Then I read stuff like this in Vermont:

When Irene washed out big chunks of Route 100 in Pittsfield, cutting this tiny town of about 425 people off, David Colton knew he couldn’t wait. At 9 a.m. the morning after the storm, Mr. Colton and about two dozen other Pittsfield residents revved up their bulldozers and backhoes and started carving their own way out. … [B]y Wednesday morning, the town had reconnected itself to Killington, eight miles to the south, where town volunteers in turn built some temporary roads of their own.

Outside Pittsfield’s town hall, a huge bulletin board is filled with 8 x 11 paper sign-up sheets. “I can offer power,” reads the top of one list, with several names below it. “I can offer medical supplies,” reads another.

“It’s been great—everyone has a different set of skills, and we’re all coming together,” said Patty Haskins, the town clerk, adding that if the volunteers hadn’t started digging, “we’d still be isolated.”

Old Terminal, New Purpose

The Port Authority wants to transform the sleek TWA terminal at JFK International Airport into a small hotel with a complex of stores and eateries:

After a bankrupt TWA was bought by American Airlines in 2001, the terminal closed. Jet-Blue Airways eventually built a new facility around the Saarinen-designed building. Since then, it has sat empty. Attempts to find a tenant fell short. So in 2008, the Port Authority decided to spend $20 million to remove asbestos and restore the interior to better appeal to developers.

Most of the story is behind WSJ’s pay wall but you can click over to the slideshow.

I hope they do something with it; the spy-jazz curves of the terminal scream for a restaurant and bar, and with most airport saloons nowadays kept past security, it’s often tough to find a place to meet when picking up or dropping off. It would definitely tilt my preference toward Jet Blue when booking if I could begin or end my journey with some Dr. No ambiance not unlike that of the Encounter at LAX.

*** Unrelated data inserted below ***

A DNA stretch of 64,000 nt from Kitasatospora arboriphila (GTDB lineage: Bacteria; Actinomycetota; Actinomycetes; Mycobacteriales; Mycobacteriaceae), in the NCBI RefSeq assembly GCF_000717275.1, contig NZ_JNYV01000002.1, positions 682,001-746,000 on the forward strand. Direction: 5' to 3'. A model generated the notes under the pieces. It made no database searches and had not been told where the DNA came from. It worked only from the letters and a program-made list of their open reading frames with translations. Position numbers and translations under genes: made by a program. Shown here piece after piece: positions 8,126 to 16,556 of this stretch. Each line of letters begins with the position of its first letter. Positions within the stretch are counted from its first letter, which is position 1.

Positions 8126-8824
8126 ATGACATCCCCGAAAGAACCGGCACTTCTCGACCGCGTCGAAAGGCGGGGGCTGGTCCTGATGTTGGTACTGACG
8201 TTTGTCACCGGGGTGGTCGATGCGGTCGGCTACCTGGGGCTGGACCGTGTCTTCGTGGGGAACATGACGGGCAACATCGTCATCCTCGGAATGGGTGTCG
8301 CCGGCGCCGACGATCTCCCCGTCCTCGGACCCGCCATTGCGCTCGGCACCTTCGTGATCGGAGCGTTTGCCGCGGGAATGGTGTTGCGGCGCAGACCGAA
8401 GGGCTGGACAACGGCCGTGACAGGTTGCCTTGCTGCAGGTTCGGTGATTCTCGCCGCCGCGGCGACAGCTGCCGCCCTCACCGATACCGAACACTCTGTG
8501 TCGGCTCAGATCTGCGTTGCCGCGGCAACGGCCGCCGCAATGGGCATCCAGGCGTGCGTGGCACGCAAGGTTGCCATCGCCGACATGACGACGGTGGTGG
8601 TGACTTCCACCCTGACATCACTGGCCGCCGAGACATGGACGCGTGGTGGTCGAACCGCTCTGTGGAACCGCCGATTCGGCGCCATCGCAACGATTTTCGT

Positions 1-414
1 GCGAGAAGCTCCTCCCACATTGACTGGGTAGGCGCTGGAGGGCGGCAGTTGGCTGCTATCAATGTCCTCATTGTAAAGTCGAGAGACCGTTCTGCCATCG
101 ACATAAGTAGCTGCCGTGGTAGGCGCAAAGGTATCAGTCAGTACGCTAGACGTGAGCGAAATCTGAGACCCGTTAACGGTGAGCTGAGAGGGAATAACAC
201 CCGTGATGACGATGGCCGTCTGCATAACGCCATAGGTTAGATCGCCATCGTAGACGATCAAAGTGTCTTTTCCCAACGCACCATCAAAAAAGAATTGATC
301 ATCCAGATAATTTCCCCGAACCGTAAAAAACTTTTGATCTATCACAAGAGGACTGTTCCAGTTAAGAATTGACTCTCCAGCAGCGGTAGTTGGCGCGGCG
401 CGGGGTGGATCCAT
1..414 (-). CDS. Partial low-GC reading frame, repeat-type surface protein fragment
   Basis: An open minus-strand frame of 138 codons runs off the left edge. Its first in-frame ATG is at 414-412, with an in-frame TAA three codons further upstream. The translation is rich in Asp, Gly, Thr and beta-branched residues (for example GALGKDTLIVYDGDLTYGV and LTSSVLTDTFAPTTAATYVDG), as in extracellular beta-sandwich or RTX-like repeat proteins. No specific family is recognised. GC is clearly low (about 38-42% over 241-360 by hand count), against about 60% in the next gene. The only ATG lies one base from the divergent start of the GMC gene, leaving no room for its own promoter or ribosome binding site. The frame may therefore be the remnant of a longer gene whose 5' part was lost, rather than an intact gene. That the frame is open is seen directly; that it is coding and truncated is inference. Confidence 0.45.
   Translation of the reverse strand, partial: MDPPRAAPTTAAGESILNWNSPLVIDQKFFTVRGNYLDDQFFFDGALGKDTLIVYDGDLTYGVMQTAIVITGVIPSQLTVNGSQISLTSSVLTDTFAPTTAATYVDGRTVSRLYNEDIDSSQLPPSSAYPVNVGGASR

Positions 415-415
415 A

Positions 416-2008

But what’s notable here is that the Port Authority is actually investing in a historic property. By bringing it up to modern standards, they’ve reduced the risk for potential first-time tenants, who would otherwise have to do that work on their own or at least negotiate renovations with the PA, both of which would cost money the tenant may not recoup. And, even if the tenant should fail or leave, the terminal will still be usable by future tenants, keeping the PA on track to eventually see a return on that $20 million. This stands in contrast to the litigious breed of preservationist, who refuses to spend for anything beyond lawyers’ fees but then acts confused when no one wants to purchase a leaky, asbestos-filled ruin.

Historic preservation doesn’t require lawsuits or special designations of status. It’s very easy. If you want to save an old building, all you have to do is buy it and take care of it.

The Apathetic Agnostic

I was laboring over a longish response to this Slate piece by Ron Rosenbaum calling for a distinction to be drawn between agnosticism and atheism. Then I remembered my blog is on the googlenets, and I imagined the comments section of the finished post going something like this:

I clicked here from someplace and I know fuck-all about you but based on what you wrote about atheism I think you’re stupid and terrible.

Actually, I didn’t say anything bad about atheism. I simply said agnosticism is a fundamentally different approach to the issue —

What “issue?” There is no “issue.” Because there’s no God.

Well, you see, from an existentialist point of view —

Are you an atheist?

As an existentialist, the existence of God is not —

Then you think God is real?

He might be. But even so, ultimately his will is inscrutable and therefore —

Where’s your proof!? You have no proof.

Well, a theist would answer that by saying —

Do you believe in Santa Claus too?

No. But the question doesn’t really have any bearing —

Your arguments are weak. You are an idiot.

I have a four-year degree in philosophy and religion, and I believe I can contribute to the —

Well, la-de-da! Look at Mister Fancy Pants! You still suck.

And then I said, screw it. I’m good.